Fecal contamination is the main source of Cryptosporidium. Contact with the pathogen can lead to severe gastrointestinal illness. According to the Centers for Disease Control and Prevention (CDC), cases of Cryptosporidiosis can become a serious and potential life-threatening illness for your children, the elderly and those with weakened immune systems.

Much like swimming pools, water in ornamental fountains is constantly recirculated. Once the source water is contaminated with “Crypto” from human or animal feces, the pathogen remains in the fountain, leading to additional exposure possibilities.

For more on Cryptosporidium from the CDC, please go to:
http://www.cdc.gov/Ncidod/dpd/parasites/cryptosporidiosis/factsht_cryptosporidiosis.htm#1

WHO/UNICEF Warns Millennium Development Goals May Not Being Reached

According to a new report from the World Health Organization (WHO) and UNICEF, the world is in danger of missing established targets for providing clean water and sanitation unless there is a dramatic increase in the pace of work and investment. Based on recent evaluations, the Millennium Development Goals (MDGs) promising to cut in half the number of those who exist without clean water and proper sanitation by 2015 stands to miss that goal by more than half a billion people.

Global health officials estimate that more than 1.1 billion people currently lack access to a safe source of drinking water and 2.6 billion are without basic sanitation. To achieve targets under the Millennium Development Goals, nations must reduce by half the proportion of people without access to clean water and proper sanitation by 2015. The recently completed WHO-UNICEF evaluation suggests the world may miss that goal by more than half a billion people.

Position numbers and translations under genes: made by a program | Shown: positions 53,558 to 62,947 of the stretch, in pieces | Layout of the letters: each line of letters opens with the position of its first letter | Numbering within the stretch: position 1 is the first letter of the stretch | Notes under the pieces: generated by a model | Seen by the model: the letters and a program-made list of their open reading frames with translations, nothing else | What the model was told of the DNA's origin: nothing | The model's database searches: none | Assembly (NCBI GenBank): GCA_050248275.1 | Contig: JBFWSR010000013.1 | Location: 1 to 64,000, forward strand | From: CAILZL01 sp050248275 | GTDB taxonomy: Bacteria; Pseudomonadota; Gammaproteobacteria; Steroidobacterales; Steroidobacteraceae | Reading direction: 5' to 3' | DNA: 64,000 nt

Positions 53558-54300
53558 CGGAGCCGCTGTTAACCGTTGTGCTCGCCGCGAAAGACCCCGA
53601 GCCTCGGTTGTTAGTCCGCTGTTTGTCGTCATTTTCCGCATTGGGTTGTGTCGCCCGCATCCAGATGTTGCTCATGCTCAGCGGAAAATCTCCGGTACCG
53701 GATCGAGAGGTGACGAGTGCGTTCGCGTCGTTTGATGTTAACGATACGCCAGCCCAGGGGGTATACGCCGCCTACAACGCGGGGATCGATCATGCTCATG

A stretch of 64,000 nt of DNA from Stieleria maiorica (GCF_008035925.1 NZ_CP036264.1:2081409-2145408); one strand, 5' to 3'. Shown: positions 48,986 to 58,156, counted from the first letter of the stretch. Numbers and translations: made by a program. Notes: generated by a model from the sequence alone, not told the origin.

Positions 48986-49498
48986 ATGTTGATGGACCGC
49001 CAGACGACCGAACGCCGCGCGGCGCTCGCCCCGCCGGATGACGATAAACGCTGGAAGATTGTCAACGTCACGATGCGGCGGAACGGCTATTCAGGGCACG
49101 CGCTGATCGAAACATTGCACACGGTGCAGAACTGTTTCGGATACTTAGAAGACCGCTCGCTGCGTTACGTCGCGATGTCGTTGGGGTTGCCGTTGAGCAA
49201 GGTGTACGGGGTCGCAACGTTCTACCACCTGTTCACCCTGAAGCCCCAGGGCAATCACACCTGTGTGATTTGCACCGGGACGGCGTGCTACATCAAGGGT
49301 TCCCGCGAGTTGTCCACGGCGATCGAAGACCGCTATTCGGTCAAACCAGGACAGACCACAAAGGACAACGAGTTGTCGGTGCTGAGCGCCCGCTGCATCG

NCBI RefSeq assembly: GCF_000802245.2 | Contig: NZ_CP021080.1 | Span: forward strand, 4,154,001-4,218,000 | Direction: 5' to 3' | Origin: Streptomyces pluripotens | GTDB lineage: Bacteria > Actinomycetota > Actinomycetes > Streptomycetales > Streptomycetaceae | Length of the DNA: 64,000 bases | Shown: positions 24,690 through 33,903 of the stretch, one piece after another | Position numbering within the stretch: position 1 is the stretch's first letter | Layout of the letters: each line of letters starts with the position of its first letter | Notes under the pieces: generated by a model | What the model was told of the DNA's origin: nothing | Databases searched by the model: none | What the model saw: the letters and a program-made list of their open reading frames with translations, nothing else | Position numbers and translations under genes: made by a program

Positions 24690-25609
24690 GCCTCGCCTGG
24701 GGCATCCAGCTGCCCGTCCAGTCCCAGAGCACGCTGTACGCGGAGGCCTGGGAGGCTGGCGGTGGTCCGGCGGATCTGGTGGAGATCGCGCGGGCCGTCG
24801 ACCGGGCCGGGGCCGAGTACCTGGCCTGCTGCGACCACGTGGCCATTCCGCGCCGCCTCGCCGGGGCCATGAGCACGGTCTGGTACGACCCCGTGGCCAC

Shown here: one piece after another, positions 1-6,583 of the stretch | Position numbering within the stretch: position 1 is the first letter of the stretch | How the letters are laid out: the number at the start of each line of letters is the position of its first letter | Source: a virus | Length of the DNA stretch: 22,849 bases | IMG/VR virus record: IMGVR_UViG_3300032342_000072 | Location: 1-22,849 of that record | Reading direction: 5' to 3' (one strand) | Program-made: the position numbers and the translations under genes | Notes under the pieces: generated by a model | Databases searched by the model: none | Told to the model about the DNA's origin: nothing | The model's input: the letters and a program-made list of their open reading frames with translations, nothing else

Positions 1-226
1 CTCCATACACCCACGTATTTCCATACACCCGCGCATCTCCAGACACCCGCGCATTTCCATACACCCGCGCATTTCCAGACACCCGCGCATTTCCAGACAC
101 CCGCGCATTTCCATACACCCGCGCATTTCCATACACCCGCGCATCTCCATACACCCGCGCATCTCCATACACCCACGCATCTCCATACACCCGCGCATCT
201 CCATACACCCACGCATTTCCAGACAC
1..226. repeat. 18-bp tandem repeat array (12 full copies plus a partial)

According to the new report, “Meeting the MDG Drinking Water and Sanitation Target – The Urban and Rural Challenge of the Decade,” Sub-Saharan Africa is the main focus of concern. Due to population growth over the period from 1990-2004, the number of people without access to drinking water in the region increased by 23 percent during that time period. Report data from 2004 also shows that only 56 percent of the population has access to an improved water supply and just 37 percent have access to basic sanitation.

Currently, 95% of city dwellers globally have access to an improved source of drinking water and 80% have access to sanitation services. However with urban populations on the rising, the pressure to maintain these systems is becoming more acute, raising a distinct threat to achieving the global health goals.

WHO estimates that in 2005 alone, 1.6 million children under the age of 5 (an average of 4,500 a day) died from the consequences of unsafe water and inadequate hygiene.

To read the full WHO/UNICEF report, please go to:
http://www.who.int/water_sanitation_health/monitoring/jmpfinal.pdf

In The News-is a bi-weekly, online service from the Water Quality & Health Council. The publication is updated every other Friday and can be viewed by logging onto www.waterandhealth.org.